The area now known as Dunvegan has been a gathering place for Indigenous peoples for thousands of years and is located on the traditional lands of the Dunne-za (Beaver) people.
In 1805, the North West Company established Fort Dunvegan, a fur trading post. In 1821, Fort Dunvegan became a Hudson's Bay Company post. In 1867 a Roman Catholic mission, St. Charles, was founded and in 1880 an Anglican mission, St. Saviour's, was founded. The Dunvegan valley was also home for a time to the local legend Henry Fuller "Twelve Foot" Davis and The Revillon Freres company.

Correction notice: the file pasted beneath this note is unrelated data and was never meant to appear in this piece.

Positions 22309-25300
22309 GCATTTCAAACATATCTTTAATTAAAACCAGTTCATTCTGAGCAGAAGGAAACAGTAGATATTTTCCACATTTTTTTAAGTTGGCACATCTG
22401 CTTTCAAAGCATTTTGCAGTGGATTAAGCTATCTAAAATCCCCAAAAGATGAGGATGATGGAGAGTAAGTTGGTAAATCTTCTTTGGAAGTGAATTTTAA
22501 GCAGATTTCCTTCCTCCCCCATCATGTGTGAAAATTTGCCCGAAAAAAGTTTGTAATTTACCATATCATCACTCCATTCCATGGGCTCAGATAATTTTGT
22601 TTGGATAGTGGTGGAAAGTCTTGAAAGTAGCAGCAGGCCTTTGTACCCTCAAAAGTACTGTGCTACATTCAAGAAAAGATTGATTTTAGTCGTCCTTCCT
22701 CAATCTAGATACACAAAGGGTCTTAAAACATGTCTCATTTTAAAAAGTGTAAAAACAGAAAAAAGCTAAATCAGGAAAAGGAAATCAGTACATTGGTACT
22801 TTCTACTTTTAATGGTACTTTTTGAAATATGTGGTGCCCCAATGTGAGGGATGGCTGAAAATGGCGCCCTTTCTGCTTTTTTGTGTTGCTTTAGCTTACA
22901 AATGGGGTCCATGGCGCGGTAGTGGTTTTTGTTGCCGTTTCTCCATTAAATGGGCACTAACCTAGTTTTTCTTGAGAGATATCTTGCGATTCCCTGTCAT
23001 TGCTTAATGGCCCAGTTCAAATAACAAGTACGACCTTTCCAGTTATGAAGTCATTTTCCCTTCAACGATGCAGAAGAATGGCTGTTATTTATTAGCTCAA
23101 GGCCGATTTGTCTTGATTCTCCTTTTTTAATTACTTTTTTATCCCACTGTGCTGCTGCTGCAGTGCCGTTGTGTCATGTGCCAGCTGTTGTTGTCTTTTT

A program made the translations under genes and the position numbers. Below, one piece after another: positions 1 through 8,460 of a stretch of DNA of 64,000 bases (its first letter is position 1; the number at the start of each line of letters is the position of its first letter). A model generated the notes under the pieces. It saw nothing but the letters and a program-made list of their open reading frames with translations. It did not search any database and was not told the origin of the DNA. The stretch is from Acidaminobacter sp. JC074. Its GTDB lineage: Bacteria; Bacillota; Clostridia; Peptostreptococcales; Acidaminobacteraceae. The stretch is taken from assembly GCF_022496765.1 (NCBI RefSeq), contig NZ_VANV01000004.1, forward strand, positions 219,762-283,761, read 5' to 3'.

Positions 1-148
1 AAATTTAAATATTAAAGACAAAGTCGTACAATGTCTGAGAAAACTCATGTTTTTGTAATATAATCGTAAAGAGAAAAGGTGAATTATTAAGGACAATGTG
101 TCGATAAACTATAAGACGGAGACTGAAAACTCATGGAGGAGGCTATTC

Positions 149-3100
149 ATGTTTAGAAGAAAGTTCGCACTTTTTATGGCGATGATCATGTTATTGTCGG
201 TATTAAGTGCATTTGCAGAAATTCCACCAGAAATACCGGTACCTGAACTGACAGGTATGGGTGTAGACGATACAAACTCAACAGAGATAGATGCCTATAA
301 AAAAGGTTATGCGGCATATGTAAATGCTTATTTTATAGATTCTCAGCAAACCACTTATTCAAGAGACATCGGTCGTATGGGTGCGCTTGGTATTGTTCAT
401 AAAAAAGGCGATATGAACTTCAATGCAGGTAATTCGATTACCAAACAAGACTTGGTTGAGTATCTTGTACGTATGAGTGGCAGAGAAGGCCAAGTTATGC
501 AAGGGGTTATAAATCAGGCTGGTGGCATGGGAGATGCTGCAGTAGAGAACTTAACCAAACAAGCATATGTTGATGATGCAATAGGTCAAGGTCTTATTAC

After the fur trade posts and missions closed down at Dunvegan in the early 1900s, the area was looked after by locals, most notably the local chapter of the Knights of Columbus.
Market gardens began operating in the valley in the 1940s, in 1956 the site became a provincial park, and in 1960 a suspension bridge replaced ferry service. A provincially operated campsite has been developed and an interpretive centre is open seasonally to the public.